On Love and Bakeries: A Reflection


Today’s Washington Post reports that last Tuesday, the Food and Drug Administration sent a formal letter of warning to a Massachusetts bakery, regarding a series of violations, one of which was with regard to the labeling of the bakery’s famous granola.

It seems that the Nashoba Brook Bakery in Concord is proud of its granola.

I’m glad.

It’s one of those artisanal bakeries where they aren’t just in the bread and cookie business, but understand themselves as part of the community in a deep way, as a place that takes care of its people, etc., all of which is also surely commendable.

People love the bakery. It has a following, and a bit of a sense of humor.

Keep that in mind, because apparently, if you look at the ingredients listed in their granola, in addition to oats and almonds and brown sugar and stuff, the folks at the bakery have also listed “love” as an ingredient.

According to the Post, “the ‘ingredient’ was a nod to the passion bakers put into their product and a wink to the fans of the snack.”

Well, that was all a little to cute to the FDA, which has regulations about such things, and so on Tuesday, they warned the bakery that “love” was considered “intervening material” on a list of ingredients, and needs to go.

From now on, if “love” is going to be an ingredient, it’s going to have to be a secret one.

What is it with love and bakeries, right now?

You’ve probably heard that in its current term, the US Supreme Court has agreed to hear Masterpiece Cakeshop v. Colorado Civil Rights Commission, a case that is also, in its own way, about love–specifically, the right of a bakery to deny a customer service for religious reasons, namely, the baker’s faith-based objections to same-sex marriage.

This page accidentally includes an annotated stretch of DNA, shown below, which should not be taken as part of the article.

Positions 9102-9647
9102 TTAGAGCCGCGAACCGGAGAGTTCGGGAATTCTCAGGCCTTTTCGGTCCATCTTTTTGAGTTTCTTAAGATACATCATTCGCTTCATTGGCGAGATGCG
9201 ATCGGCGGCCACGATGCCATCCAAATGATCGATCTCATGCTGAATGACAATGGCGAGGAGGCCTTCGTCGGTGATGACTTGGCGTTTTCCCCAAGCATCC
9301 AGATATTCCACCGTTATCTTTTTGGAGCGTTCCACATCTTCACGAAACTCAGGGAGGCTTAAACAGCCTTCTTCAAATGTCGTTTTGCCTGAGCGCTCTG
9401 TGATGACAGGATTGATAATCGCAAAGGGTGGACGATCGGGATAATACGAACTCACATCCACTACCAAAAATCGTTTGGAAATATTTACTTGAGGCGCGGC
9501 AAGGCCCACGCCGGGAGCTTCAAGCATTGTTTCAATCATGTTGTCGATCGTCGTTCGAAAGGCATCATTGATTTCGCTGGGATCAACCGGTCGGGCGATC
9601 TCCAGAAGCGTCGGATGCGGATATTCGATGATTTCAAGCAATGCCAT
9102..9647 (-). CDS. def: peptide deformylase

The baker argues that his cakes are a form of expression, and that therefore he cannot be forced to use his creativity for something in which he does not believe. (See Robert Barnes, “In Major Supreme Court Case, Justice Department Sides With Baker…”, Washington Post 7 September 2017.)

In some sense, he’s claiming that the couple’s love represents a challenge and an affront to his own–his love of craft and right to self-expression through that craft, which is such that he feels it must be desecrated by being placed in service to an unworthy recipient, namely, a same-sex couple getting married.

Notionally, I wonder how far he takes this.

When former clients end up divorcing, does he go after some sort of marriage-means-forever security deposit? Make people return any uneaten portions of the cake they might still have in the back of the freezer?

What does the cake actually mean?

Kind of a lot. For everybody.

For many same-sex couples, there is the abiding awareness of having to keep their love secret — the all-too-familiar-reality that love as they felt and lived it was a “secret ingredient” in so many lives, almost everywhere, and among almost everyone.

That this is no longer the case in more communities (though even now, far from all) is very recent history — which explains some of the power of being able to proclaim it openly at this particular moment — as if love and the liberation of loving and being loved were not already worthy of being proclaimed and celebrated all by themselves. Which for almost everyone else, they are.

People claiming their right to love and be loved are making a powerful public act.

So is refusing to make them a cake when they do.

But it’s a fundamentally despicable one.

The Book of Leviticus declares: “No man among your descendants for all time who has any physical defect is to come and present the food of his God” for sacrifice.

“No man with a defect is to come,” it says, “whether a blind man, or a lame man, a man stunted or overgrown, a man deformed in foot or hand, or with misshapen brows or a film over his eye or a discharge from it….” (Leviticus 21:21).

The list goes on, a sobering reminder that the Bible is, indeed, often entirely comfortable with notions of second-class citizenship.

Even today, a baker who considered it essentially “un-Biblical” to bake for a blind person or someone in a wheelchair could claim solid Scriptural footing.

But the Bible also tells us about heroines like Ruth and Esther, who loved across boundaries and, in so doing, both saved themselves and became foremothers of the entire people.

In the Bible, love liberates.

The strength of the faithful and their success as a people waxes and wanes as they learn forget, and remember that central idea.

It’s the key ingredient in everything.

On that, everyone involved in the court case surely ought to agree.

That only some do tells you just about everything you need to know.

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